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According to a report by the Science Daily, praising children instead of criticising or punishing them, increases 30% focus. Praising children is a powerful tool for nurturing their confidence and self-esteem. When you praise your child, you are reinforcing positive behaviours and actions, which helps them develop a sense of accomplishment and self-worth. By acknowledging and appreciating their efforts, you are teaching them to recognise their own successes and feel proud of themselves.

How to use praise Effectively in the Classroom?

Praise in the classroom serves as a potent motivator and positive reinforcement tool. By acknowledging students’ efforts and achievements, teachers can boost their confidence, self-esteem, and intrinsic motivation. Praise fosters a supportive learning environment, encouraging students to persist in their endeavours and take pride in their accomplishments. It reinforces desired behaviours, cultivates a growth mindset, and enhances student engagement and participation. Effective praise not only recognises individual progress but also inspires a sense of achievement and belonging within the classroom community. Ultimately, consistent and genuine praise can significantly impact students’ academic performance, attitude towards learning, and overall well-being.

Understanding Effective Praise

Effective praise in a classroom setting involves providing feedback to students that is specific, genuine, and encourages positive behaviour or academic achievement. It differs from general or non-specific praise in that it targets particular actions, efforts, or accomplishments, rather than making broad statements. Effective praise acknowledges the student’s efforts or progress and highlights what they did well, which helps reinforce desired behaviours and motivates further improvement.

Aspect General Praise Specific Praise
Target Unclear actions that might lead to ambiguous instructions or feedback.  Specific actions, efforts, or achievements
Example “Good job!” “Great work on solving that maths problem!”
Specificity Lacks detail and precision in achieving the desired outcome.  Provides clear details or examples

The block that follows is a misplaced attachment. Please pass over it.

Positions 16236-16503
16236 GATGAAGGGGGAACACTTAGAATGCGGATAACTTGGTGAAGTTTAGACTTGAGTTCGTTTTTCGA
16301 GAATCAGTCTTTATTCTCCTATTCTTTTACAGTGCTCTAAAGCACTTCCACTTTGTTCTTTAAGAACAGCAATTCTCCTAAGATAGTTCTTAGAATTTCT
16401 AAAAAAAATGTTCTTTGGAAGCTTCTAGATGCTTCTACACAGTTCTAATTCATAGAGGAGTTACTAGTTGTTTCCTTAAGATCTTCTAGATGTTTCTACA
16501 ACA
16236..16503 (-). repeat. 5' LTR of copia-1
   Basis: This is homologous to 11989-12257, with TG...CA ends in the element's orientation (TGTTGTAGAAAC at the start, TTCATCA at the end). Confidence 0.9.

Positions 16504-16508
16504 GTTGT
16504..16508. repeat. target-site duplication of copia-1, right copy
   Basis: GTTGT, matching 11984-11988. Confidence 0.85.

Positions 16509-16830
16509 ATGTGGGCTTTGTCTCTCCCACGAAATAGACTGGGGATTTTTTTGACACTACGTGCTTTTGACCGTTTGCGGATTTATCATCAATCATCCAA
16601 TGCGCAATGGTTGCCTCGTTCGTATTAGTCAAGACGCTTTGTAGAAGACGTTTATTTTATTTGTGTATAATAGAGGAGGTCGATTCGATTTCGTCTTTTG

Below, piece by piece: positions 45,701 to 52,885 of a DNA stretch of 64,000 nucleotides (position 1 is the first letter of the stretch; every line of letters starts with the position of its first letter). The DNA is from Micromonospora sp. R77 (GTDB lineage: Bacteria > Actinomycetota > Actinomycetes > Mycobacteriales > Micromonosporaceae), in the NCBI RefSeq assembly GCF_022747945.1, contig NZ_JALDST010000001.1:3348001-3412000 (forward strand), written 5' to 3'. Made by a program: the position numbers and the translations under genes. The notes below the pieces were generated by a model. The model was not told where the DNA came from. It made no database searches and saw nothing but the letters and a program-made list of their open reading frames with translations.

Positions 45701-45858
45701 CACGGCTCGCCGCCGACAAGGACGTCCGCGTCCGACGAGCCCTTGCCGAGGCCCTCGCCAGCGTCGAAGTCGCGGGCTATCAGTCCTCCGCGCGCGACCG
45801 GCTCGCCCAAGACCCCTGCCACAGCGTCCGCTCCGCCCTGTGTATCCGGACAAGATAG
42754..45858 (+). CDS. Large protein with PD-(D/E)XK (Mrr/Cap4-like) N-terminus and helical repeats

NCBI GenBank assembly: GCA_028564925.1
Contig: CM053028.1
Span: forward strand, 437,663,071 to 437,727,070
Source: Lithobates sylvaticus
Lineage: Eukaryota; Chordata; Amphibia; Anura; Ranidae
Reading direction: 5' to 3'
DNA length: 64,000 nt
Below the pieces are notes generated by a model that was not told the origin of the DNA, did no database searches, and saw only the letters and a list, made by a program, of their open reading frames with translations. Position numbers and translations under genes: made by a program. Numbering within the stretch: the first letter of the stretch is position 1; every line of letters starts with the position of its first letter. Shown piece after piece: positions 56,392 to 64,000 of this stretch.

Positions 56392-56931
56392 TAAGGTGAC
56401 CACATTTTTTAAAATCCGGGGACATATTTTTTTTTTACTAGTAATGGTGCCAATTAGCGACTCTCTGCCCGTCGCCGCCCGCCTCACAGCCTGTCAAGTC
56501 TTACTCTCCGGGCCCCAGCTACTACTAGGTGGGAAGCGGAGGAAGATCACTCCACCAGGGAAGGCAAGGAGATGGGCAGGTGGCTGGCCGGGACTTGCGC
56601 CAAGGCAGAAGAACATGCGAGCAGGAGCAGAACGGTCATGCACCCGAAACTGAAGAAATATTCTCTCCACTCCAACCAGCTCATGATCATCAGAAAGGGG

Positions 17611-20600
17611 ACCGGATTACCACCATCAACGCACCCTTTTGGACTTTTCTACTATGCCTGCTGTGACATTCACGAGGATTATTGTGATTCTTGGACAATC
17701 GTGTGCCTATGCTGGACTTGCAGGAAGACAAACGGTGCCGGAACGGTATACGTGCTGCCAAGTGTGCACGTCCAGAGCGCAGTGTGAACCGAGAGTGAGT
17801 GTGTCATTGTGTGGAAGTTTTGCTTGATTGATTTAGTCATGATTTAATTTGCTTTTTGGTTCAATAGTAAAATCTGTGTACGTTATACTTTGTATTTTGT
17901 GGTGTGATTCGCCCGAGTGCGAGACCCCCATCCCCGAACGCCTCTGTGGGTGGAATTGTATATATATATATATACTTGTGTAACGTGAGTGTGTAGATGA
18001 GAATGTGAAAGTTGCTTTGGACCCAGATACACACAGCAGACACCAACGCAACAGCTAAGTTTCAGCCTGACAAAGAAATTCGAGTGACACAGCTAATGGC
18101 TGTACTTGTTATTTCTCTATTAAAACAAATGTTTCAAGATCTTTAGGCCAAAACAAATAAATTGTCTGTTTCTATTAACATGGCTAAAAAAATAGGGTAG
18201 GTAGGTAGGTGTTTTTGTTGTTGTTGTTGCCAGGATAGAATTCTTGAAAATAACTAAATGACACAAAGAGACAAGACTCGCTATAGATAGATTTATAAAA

Impact Less impactful and may be ignored or forgotten (especially in case of children)  More impactful, reinforces desired behaviour
Recognition Often fails to recognise individual efforts Acknowledges individual contributions
Motivation May not effectively motivate or encourage Motivates by highlighting progress


  • Sincerity of the praise ensures genuine connection, fostering trust and rapport between teacher and student. 
  • Specificity reinforces desired behaviours or achievements, providing clear guidance for improvement. 
  • Appropriateness tailors praise to individual efforts, maintaining relevance and fostering a positive learning environment conducive to growth and development.

Benefits of Effective Praise in the Classroom

  • Increased Motivation: Effective praise motivates students by acknowledging their efforts and achievements, encouraging persistence and goal-setting.
  • Enhanced Self-Esteem: Praise boosts students’ self-esteem by validating their skills and successes, fostering confidence and a positive self-perception.
  • Positive Classroom Environment: This praise creates a supportive, encouraging atmosphere that promotes a sense of community, respect, and inclusivity among students.
  • Improved Academic Performance: Praise reinforces positive behaviours and academic endeavours, leading to enhanced learning outcomes and student engagement in their studies.

Strategies for Delivering Effective Praise

Practical Strategies for Effective Praise Delivery:

Behaviour-Specific Praise (BSP):

  • Use behaviour-specific praise to target and acknowledge desired behaviours explicitly.